Posted on Wednesday, September 05, 2007 - 04:18 pm:   Edit Post Delete Post View Post/Check IP Print Post    Move Post (Moderator/Admin Only) Ban Poster IP (Moderator/Admin only)

Should be attached by regular slating nails I'd think, no need for hangars. The top (uphill end) of the standing seams can be flattened over so that the copper apron is then not much thicker than the slates it replaces (as far as the lowermost course of slate is concerned). The copper would extend (exposure+headlap) inches up under the bottom end of the planned lowermost course of slate which is then nailed on as normal through the existing nail holes. In fact, if you look towards the left side of the picture, you can see that the nail holes in the lowermost course will clear the top of the copper apron no problem. In case you acidentally puncture the very top of the copper with a slate nail, make sure you use copper nails because a galvanized one will undergo galvanic corrosion over time.
Oops, I should have read the question better: slate hooks would work fine on the last row to be installed!! But to stop them developing a lean to the republican or democrat, it's good to actually have removed every other slate in the last row that you had earlier removed. That way every other slate in the final row you're reinstalling can have two nails in it (although vertically aligned, using an original hole and a new one just above it) so the row doesn't develop a skew (to the left or right) over time. The slates between the two-nail ones can then be hooked with stainless steel hooks. Hope that helps.
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Shawn Bisgrove
New member
Username: Bisgrs

Post Number: 2
Registered: 09-2007
Posted on Wednesday, September 05, 2007 - 03:29 pm:   Edit Post Delete Post View Post/Check IP Print Post    Move Post (Moderator/Admin Only) Ban Poster IP (Moderator/Admin only)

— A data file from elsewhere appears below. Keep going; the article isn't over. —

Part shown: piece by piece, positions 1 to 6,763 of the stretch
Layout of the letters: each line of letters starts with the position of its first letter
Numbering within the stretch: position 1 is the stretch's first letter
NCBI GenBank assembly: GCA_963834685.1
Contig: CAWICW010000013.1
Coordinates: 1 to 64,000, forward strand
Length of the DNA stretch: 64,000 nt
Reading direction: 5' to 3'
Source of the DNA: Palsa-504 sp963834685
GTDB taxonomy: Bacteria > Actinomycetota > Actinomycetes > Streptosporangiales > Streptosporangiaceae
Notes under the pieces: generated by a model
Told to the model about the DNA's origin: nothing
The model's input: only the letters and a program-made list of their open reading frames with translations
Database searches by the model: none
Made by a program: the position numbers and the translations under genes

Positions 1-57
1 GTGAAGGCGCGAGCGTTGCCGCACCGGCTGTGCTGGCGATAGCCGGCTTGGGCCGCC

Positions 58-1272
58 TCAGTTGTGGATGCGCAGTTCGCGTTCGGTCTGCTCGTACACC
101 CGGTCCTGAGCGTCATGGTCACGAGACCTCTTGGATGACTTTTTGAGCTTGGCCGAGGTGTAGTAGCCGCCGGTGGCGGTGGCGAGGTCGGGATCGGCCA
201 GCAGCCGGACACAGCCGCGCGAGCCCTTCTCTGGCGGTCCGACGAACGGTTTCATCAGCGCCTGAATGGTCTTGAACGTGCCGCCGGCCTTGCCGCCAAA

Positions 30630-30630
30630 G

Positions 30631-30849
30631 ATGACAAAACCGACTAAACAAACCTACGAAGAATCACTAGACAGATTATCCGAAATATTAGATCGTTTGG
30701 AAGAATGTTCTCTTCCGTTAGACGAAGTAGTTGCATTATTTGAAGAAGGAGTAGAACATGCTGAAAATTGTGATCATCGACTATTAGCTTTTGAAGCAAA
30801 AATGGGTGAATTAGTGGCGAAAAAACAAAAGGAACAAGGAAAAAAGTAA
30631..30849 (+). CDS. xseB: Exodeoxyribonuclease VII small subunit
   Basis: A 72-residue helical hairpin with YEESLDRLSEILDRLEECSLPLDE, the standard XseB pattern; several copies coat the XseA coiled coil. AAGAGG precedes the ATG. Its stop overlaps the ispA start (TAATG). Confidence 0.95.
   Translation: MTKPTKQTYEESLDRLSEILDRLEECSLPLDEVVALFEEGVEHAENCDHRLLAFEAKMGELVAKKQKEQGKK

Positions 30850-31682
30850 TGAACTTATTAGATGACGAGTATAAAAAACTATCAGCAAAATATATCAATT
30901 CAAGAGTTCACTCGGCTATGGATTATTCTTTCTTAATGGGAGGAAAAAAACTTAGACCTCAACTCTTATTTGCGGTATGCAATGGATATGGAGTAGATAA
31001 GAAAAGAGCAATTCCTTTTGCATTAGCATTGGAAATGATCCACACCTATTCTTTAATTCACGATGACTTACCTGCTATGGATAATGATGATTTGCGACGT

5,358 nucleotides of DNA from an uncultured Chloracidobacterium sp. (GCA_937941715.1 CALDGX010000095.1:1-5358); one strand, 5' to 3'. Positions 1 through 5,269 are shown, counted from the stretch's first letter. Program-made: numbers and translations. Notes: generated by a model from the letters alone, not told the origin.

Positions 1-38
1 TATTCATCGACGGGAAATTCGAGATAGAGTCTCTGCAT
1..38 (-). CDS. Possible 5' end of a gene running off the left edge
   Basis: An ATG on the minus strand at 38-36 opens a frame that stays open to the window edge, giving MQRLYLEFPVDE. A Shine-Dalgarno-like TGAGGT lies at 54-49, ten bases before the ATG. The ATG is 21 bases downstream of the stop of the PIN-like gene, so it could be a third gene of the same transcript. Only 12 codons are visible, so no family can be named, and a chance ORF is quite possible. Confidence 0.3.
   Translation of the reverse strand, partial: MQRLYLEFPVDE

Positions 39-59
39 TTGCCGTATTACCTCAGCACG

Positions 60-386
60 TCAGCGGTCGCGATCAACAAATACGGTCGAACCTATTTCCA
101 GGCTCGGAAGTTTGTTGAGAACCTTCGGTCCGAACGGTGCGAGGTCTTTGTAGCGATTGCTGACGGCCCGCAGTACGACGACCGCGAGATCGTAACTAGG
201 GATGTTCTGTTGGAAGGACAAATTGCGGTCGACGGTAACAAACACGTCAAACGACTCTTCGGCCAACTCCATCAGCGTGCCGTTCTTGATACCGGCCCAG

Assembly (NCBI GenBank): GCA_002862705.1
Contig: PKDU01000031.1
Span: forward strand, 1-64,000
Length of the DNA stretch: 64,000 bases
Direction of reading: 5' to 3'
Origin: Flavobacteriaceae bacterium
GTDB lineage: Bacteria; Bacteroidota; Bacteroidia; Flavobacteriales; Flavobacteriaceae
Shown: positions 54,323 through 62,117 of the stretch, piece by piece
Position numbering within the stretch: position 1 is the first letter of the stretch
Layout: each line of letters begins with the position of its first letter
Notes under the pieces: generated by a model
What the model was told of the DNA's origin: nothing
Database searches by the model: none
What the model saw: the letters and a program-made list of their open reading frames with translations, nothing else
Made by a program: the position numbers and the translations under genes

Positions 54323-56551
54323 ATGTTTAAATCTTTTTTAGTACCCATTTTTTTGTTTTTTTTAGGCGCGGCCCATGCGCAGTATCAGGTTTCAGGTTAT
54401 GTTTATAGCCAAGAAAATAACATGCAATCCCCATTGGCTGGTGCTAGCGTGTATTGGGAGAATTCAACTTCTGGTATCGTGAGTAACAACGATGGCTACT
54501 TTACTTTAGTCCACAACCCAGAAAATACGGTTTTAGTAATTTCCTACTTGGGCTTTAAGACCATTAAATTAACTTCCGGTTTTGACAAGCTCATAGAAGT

credit: http://www.slateroofcentral.com/install_snow_aprons.htm


My apologies to the original owner of the graphic. Here is a depiction of what I am trying to ask. I plan on cleating the apron and then the big question is how to attach the course of slate.
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Shawn Bisgrove
New member
Username: Bisgrs

Post Number: 1
Registered: 09-2007
Posted on Wednesday, September 05, 2007 - 01:50 pm:   Edit Post Delete Post View Post/Check IP Print Post    Move Post (Moderator/Admin Only) Ban Poster IP (Moderator/Admin only)

Having read the Slate Roof Bible and been getting more ambitious about restoring my roof. I have done roofing work before, and am not treading lightly into this area. I also plan on having other sections of the roof done by a slate roofer. But for some areas, I would like to attempt it myself

I have one question which is probably pretty routine, but cannot find the information anywhere.

This example picture shows the condition of the flashing around the entire house. Once I remove the first two or three courses of slate withe the last course removed with a slate ripper and remove and replace the metal (seamed and soldered). The question is:

Once I start putting the slates back starting at the first course, for the final course, obviously I would not be able to nail these into place because they end up slipping under the courses that I did not remove. Do I use slate hooks? or do I have to remove all of the slate in order to do this properly. If my question is not clear enough I can provide additional pictures or text.